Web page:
When the first Starbucks opened in Seattle’s Pike Place Market in 1971, it didn’t sell coffee drinks, just beans.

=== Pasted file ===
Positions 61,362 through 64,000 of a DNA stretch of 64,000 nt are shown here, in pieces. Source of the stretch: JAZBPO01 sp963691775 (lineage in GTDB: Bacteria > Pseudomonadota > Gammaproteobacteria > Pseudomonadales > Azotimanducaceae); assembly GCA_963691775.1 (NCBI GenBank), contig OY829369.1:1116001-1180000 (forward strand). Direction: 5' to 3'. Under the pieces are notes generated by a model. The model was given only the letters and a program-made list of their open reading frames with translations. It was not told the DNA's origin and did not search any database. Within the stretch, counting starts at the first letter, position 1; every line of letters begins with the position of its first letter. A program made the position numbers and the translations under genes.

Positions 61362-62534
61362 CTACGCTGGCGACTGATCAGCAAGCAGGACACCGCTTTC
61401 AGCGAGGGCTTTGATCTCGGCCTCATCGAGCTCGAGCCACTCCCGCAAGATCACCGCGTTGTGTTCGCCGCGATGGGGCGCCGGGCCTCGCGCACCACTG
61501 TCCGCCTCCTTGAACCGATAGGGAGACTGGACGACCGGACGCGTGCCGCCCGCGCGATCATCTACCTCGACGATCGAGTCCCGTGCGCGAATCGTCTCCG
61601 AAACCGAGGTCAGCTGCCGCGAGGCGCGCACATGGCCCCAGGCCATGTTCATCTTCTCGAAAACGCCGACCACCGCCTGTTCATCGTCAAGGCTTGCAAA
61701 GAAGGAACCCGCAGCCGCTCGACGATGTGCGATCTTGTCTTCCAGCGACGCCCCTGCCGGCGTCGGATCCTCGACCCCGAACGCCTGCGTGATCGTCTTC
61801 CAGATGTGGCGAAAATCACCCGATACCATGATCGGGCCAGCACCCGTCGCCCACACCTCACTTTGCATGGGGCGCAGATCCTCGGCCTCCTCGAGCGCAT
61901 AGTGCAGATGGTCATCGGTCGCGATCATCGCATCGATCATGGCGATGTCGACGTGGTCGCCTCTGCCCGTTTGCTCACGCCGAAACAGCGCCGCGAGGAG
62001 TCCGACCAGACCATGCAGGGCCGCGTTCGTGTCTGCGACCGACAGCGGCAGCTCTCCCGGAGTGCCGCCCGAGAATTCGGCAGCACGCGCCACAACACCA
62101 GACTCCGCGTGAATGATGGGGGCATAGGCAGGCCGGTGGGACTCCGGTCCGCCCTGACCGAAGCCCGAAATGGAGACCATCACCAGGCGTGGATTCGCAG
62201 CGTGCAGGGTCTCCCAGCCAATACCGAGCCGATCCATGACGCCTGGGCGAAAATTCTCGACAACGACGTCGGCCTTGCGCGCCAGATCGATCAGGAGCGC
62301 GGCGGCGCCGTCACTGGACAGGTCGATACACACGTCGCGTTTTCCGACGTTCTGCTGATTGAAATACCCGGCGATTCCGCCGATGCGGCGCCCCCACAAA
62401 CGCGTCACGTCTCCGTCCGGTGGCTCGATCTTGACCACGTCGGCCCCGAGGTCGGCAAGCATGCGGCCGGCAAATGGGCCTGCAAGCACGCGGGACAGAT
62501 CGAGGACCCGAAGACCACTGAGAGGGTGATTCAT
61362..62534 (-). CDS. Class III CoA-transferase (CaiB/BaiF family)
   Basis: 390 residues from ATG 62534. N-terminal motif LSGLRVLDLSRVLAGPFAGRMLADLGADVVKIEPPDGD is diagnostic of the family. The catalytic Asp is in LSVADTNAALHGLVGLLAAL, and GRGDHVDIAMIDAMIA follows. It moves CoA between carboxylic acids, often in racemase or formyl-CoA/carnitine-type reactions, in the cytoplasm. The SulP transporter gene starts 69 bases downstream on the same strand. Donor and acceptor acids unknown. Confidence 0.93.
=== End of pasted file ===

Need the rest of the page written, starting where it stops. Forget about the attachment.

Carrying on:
According to Starbucks co-founder Gordon Bowker, he and his friends were desperately near to naming their organization Cargo House until Terry Heckler, one of Bowker’s partners in an advertising agency, said that words starting with “st” were strong ones. Bowker then thought of a list of “st” words, and somebody found the old mining town of Starbo in a map of the Cascades and Mount Rainier. That wound up helping Bowker to remember a character in Herman Melville’s Moby-Dick, which thus, helped him to remember Pequod – the name of a doomed ship in the novel. That caused on Heckler to react, “Nobody’s going to drink a cup of Pequod!” Later, while on a brainstorm session, the founders concluded that they would rather name their brand after Pequod’s first mate, Starbuck.